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Bayer Emails Suggest Company Trying to Promote Off-label Yaz Uses

By December 7, 2011July 10th, 2019Uncategorized

Emails from Bayer officials seem to show that the company is looking for ways to get around federal laws and illegally promote its popular and controversial oral contraceptive Yaz.

Bloomberg News reportedly got ahold of the potentially damaging emails which are said to show the drug giant’s officials in talks to promote Yaz as a treatment for premenstrual syndrome (PMS) despite the fact that the FDA has not approved the drug for such use. One of those e-mails, which was written by Matt Sample (who was a sales consultant with Berlex Laboratories, a Bayer subsidiary), drew attention to an article in Woman’s Day to support the promotional effort. The article itself was meant to be viewed by the email’s recipient as an example of how to promote Yaz as a treatment for PMS in a broad sense.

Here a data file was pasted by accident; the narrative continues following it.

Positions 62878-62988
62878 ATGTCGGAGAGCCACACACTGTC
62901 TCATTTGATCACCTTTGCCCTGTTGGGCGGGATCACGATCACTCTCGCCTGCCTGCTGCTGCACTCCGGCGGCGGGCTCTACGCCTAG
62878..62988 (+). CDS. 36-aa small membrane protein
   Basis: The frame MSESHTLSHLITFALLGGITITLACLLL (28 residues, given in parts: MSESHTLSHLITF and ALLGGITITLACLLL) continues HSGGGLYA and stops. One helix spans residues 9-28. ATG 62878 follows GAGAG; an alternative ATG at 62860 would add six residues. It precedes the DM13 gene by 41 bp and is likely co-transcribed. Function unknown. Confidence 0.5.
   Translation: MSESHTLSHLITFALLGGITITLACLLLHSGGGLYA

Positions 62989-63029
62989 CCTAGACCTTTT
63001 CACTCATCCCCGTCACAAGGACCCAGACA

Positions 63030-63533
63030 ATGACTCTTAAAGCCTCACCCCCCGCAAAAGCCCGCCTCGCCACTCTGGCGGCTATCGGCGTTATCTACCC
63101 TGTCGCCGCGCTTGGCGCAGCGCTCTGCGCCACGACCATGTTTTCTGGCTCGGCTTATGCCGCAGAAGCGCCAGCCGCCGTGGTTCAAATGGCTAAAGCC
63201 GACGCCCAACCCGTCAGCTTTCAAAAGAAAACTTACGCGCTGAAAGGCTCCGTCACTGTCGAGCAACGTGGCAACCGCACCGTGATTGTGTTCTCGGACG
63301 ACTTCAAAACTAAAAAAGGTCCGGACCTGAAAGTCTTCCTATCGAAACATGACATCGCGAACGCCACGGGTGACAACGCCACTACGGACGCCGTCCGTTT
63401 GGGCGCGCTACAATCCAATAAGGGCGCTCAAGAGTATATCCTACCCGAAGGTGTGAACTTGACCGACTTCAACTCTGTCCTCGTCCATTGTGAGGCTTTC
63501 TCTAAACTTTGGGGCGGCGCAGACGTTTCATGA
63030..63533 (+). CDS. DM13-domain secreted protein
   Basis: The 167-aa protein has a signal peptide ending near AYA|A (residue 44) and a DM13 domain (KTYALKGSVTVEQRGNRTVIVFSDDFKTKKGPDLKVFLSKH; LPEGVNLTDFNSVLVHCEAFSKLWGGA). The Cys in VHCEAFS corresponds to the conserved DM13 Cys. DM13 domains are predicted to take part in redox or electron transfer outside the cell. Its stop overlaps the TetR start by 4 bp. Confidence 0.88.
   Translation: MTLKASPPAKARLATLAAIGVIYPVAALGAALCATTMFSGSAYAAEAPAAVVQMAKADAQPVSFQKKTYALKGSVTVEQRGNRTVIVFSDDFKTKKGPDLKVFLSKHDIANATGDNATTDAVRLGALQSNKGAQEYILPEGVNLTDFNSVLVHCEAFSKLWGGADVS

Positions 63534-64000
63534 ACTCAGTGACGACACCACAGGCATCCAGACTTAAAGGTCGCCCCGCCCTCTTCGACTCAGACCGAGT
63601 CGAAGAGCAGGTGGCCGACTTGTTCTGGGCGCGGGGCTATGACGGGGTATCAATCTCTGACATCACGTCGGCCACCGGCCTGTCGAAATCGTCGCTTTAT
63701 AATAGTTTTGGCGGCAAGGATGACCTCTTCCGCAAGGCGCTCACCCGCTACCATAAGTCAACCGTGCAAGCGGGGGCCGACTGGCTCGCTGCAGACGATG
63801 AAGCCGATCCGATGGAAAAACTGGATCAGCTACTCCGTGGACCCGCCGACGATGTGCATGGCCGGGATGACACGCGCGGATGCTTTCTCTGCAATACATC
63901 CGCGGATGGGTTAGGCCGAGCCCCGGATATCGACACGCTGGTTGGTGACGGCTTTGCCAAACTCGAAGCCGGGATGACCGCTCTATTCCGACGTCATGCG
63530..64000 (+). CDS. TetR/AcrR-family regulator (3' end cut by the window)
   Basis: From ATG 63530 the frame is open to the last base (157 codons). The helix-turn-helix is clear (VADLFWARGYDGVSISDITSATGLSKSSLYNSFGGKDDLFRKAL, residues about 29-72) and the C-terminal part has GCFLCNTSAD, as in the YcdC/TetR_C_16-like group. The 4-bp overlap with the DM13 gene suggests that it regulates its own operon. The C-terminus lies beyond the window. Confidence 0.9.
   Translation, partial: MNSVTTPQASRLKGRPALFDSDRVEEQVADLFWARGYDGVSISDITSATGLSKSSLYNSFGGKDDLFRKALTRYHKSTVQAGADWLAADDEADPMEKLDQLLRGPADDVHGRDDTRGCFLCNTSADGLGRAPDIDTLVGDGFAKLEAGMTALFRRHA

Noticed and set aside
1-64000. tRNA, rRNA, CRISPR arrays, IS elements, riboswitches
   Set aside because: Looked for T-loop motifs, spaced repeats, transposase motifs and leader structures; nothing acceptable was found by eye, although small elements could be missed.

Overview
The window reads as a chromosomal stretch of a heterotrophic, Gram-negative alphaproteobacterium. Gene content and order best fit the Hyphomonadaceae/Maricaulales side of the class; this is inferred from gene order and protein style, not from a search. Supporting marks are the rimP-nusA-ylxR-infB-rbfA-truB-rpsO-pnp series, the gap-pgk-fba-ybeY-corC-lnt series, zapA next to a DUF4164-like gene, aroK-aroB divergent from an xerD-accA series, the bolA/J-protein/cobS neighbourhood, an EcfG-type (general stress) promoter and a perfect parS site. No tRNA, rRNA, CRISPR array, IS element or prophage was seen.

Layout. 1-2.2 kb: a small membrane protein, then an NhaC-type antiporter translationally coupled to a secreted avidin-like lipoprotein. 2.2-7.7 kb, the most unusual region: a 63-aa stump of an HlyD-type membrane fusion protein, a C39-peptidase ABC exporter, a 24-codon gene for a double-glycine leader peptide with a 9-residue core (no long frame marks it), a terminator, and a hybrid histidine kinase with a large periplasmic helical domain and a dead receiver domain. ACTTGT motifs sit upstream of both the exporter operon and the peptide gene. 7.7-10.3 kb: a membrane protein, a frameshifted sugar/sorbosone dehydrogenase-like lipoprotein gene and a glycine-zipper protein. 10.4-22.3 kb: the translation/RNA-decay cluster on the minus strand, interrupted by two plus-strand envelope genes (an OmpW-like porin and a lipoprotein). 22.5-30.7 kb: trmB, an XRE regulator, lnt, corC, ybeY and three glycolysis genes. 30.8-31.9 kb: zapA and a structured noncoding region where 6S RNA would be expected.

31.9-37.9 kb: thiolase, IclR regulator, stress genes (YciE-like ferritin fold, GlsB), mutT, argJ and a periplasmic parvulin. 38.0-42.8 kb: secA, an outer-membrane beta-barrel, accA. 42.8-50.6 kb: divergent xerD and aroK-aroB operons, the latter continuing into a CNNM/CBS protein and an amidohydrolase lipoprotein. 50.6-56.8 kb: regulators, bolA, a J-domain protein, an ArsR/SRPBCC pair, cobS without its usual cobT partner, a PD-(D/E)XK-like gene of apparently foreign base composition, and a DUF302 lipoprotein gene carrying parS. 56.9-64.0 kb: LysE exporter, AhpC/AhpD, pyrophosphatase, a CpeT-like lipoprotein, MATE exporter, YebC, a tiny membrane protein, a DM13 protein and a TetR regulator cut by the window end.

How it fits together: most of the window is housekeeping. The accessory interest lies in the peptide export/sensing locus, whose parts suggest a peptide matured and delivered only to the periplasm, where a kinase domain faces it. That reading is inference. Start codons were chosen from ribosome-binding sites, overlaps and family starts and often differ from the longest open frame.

It turns out that Sample even tried to get the sales reps to ask subtle questions to doctors so that their inquiries can’t be viewed as an attempt to promote Yaz’s off label use. The reps were also told to ask the doctors how many of their patients suffer from PMS and how they thought Yaz would fare in treating it.

Bayer seems to keep trying to get around federal regulations; company officials have been warned at least three times already for it by the FDA. In fact, the company has been cited for its previous marketing campaign that used ads as a means of promoting Yaz as a treatment for acne as well as PMS, while at the same time downplaying the dangerous side effects.

The FDA even went so far as to force Bayer to run a $20 million ad campaign designed to correct its old ads by including the drug’s risk of causing blood clots, strokes and other side effects. In addition, the company now has to run its ads by the FDA before they can air them. Still, Bayer is now trying to get around those rules. Since the law doesn’t apply to doctors (who can prescribe drugs for whatever they want to), it appears that Bayer is hoping to promote Yaz’s off-label uses to the doctors instead of the public. While this is a clever tactic by Bayer, patients may end up being harmed unnecessarily in the process.